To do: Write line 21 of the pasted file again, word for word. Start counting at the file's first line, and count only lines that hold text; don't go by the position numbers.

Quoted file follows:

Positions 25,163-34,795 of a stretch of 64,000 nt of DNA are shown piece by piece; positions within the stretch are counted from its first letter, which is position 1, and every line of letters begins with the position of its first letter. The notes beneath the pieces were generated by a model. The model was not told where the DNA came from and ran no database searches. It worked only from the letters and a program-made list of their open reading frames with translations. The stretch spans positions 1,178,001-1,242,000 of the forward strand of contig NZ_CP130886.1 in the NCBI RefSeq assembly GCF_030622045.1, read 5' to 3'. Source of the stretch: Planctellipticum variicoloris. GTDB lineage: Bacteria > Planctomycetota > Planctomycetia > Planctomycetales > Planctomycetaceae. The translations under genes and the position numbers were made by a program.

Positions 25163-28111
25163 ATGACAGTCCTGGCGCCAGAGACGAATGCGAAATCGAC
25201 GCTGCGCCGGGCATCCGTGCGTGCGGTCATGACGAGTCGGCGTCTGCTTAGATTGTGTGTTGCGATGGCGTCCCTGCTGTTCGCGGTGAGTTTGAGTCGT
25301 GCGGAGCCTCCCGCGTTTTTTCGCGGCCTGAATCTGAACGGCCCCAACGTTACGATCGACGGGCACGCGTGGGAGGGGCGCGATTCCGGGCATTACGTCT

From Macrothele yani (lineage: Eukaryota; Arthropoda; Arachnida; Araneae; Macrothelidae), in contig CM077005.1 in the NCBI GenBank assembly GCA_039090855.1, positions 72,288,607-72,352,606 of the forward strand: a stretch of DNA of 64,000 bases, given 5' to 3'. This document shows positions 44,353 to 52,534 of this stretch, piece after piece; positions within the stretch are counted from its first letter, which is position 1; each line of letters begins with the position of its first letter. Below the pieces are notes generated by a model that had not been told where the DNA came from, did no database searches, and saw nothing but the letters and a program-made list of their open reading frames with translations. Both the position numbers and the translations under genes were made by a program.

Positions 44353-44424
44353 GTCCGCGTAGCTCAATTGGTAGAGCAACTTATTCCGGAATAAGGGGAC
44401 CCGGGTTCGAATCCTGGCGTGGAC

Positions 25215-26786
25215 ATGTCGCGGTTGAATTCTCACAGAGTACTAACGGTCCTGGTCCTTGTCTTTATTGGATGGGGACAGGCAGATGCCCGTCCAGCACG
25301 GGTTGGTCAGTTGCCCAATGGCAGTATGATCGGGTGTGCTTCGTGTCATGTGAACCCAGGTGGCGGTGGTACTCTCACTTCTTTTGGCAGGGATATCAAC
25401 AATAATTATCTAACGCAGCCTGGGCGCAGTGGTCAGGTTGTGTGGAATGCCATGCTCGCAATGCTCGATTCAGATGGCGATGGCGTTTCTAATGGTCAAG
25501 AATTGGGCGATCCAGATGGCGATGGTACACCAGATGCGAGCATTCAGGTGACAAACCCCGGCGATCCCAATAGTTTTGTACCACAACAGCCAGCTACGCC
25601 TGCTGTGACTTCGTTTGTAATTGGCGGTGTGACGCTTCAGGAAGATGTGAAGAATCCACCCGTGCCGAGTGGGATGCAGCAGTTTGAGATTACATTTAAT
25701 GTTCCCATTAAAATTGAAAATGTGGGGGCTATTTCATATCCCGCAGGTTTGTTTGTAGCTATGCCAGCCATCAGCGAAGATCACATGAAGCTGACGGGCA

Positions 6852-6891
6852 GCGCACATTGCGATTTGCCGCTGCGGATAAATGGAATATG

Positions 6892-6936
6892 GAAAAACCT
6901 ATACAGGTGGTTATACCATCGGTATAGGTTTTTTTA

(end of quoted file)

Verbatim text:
6901 ATACAGGTGGTTATACCATCGGTATAGGTTTTTTTA